Michael D. Swords. Grassroots UFOs: Case Reports from the Centre for UFO Studies, (compiled from original interviews by John P Timmerman). Anomalist Books, 2011.

Between 1980 and 1992 John P. Timmerman of the Centre for UFO Studies held UFO-related displays at several locations in the United States and Canada, at which he was approached by numerous people who related their own 'UFO experiences', many of which Timmerman taped.

This book, originally published by the Fund for UFO Research in 2005, and effectively unobtainable outside the US, is based on 1,179 of these reports, which Timmerman and his helpers transcribed. From these Swords has constructed catalogue-like summaries, but which in a number of cases retain some of the original words of the speakers.

This is raw, unmediated ufology, and what strikes me is how unlike the sanitised product this often is. Sure there are some classical cases of domed disks and the like, but also lots of other things; anomalous lights, beings materialising in bedrooms, great black triangles, and stuff which is so weird that you could not possibly compartmentalise it at all. It is clear that the idea of "seeing a UFO" is used by people to characterise a huge variety of phenomena and experiences. These include things like an encounter with a Christ-like being at a Christmas dance then going outside to see a Christmas star in a field, a globe of light leading a smaller one as it were a child and going to see a school game, a man possessed by a ball of light, and a lady who sees a red light somehow coming out of herself and filling the room, or something invisible crossing the sky as if the whole sky is moving and so on.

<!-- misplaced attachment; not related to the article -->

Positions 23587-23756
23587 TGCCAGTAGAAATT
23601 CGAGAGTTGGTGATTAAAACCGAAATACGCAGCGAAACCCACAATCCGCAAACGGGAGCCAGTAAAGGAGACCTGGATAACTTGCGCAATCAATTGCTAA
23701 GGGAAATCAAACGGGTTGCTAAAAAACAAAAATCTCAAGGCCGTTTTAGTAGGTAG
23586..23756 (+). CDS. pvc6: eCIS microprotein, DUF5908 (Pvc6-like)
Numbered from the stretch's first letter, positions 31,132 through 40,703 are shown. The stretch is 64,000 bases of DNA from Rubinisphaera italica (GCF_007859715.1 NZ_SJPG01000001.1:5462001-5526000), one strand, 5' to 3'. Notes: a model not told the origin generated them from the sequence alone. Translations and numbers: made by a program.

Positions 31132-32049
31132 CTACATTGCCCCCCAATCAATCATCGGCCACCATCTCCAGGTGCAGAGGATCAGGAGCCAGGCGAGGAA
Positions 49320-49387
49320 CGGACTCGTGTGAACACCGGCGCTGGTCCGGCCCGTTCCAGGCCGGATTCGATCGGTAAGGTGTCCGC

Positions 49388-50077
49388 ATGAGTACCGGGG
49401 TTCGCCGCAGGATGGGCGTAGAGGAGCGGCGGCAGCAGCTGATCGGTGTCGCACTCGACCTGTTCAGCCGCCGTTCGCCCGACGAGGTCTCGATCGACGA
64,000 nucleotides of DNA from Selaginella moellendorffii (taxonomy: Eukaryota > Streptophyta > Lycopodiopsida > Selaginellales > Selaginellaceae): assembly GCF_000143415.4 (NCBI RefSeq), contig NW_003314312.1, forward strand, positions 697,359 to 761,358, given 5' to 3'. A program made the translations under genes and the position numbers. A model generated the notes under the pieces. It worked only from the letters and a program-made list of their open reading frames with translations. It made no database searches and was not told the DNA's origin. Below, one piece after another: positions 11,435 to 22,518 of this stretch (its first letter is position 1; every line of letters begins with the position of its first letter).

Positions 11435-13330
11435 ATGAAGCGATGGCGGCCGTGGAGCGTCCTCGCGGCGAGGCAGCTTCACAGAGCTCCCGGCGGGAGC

Clearly none of this material was ever investigated, and common sense tells us that if it was, many of the stories would have turned out to generated by misperceptions or misidentifications. There are a good number of cases that look like hypnogogic hallucinations or ISP. Still others have all the absurd quality of dreams. One wonders sometimes if people relate events which happened in their past, which were actually dreams, to family members, these family members can then start 'remembering' that they also experienced it.

What Timmerman has assembled is not some set of scientific or quasiscientific documents, and it would be a fools errand for someone to try and treat them as such, but a great, and very important, collection of late 20th century North American folklore, and as such the original tapes and transcripts need to be preserved in a university folklore department, or failing that, the AFU archives in Sweden. They are almost certainly telling us more things about ourselves than about imaginary aliens, one of which is very obvious: how the quasiscientific/technical vocabulary of ufology has replaced traditional narratives as a means of describing anomalous phenomena and experiences. Much of what is reported here would in past times be interpreted in terms of religious experience, folk spiritualism, fairy lore or witchcraft. Only a minority really have a technological feel to them, many more are haunting stories which tell of the mysterious otherness of wild nature. -- Reviewed by Peter Rogerson

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